April 30, 2012
In the last week, Justice Goodwin Liu issued his first majority opinions for the Court in Dicon Fiberoptics, Inc. v. Franchise Tax Board and Kirby v. Immoos Fire Protection, Inc. The sample size is rather small to venture any firm predictions about Justice Liu’s jurisprudence. But the sample size isn’t too small to comment on matters of style. And we couldn’t help but notice one very reader-friendly feature of Justice Liu’s early opinions—the complete absence of footnotes.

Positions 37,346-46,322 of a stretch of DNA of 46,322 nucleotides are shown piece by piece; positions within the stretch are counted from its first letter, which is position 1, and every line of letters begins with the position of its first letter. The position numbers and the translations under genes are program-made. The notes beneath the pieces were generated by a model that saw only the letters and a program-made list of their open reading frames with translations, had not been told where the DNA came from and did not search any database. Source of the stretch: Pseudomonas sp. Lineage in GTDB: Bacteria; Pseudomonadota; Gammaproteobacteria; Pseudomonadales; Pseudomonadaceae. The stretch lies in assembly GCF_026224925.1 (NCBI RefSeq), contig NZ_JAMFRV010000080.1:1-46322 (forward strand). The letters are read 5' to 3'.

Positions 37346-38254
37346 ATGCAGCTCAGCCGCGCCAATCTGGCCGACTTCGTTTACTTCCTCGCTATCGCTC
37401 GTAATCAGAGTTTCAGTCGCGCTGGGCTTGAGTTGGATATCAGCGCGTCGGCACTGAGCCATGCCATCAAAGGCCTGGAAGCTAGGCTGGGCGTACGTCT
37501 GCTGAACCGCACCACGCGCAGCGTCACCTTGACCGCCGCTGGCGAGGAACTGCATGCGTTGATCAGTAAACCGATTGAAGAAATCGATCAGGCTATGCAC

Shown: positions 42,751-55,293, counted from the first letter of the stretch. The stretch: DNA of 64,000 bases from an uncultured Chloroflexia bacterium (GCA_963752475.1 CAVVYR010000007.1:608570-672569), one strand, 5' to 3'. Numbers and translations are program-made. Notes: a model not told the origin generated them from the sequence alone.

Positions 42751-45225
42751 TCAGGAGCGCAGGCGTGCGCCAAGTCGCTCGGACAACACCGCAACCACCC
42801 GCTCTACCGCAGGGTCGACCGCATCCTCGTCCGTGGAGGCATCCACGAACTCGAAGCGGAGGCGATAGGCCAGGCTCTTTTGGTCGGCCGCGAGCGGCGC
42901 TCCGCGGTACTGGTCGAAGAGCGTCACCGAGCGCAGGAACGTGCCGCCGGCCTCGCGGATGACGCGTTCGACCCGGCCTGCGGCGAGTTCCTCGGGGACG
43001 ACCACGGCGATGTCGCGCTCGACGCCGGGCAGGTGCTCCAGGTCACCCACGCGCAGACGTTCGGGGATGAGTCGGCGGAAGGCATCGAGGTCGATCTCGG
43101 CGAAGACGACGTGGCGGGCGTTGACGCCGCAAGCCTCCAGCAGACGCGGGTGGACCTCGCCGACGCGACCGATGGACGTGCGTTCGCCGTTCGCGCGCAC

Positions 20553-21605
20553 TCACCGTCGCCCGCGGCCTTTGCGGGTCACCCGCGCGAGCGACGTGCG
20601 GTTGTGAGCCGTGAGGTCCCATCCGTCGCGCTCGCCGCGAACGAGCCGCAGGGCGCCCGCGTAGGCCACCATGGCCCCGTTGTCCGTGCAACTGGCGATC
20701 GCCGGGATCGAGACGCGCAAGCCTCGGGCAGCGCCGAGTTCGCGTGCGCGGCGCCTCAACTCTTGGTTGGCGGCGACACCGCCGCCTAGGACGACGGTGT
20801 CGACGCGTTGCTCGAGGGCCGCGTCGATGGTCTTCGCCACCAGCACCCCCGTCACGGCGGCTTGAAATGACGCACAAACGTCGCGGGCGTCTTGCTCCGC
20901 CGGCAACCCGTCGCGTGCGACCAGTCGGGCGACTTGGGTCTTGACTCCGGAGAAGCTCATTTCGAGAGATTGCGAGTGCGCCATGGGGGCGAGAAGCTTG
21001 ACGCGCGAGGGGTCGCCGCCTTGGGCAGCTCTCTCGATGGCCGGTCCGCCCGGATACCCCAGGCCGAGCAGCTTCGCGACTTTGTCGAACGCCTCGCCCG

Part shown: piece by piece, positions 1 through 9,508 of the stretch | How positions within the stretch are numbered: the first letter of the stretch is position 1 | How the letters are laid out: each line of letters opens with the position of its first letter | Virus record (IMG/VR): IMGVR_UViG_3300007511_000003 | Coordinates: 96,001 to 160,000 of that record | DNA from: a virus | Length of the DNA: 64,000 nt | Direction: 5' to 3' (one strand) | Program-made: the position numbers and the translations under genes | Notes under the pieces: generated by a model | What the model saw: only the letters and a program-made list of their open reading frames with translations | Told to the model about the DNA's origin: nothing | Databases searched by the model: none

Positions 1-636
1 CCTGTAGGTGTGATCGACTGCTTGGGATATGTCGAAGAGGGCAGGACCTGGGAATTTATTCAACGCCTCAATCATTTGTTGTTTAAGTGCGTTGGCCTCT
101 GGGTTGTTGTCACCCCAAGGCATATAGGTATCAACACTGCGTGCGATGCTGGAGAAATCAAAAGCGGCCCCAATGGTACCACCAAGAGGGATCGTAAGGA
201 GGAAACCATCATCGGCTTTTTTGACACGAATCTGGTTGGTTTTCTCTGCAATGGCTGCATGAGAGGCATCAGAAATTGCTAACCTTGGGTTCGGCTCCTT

With apologies to Bryan Garner, footnotes have become distractingly common in judicial opinions. (Lawyers are no less blameworthy—many lard their briefs with footnotes.) Appellate judges employ footnotes to joust with colleagues in dissent, to report tangential matters that could often be ignored, and even to explain forthcoming citation conventions (a matter Justice Liu crisply addressed in the main text of the first page of the slip opinion in Kirby). Because footnotes are cumbersome to read, readers commonly respond by ignoring footnotes. (E.g., Evans v. CenterStone Development Co. (2005) 134 Cal.App.4th 151, 160 [“We do not have to consider issues discussed only in a footnote”].) Justice Liu’s footnote-free opinions are a welcome reminder that the solution is to write without footnotes in the first place.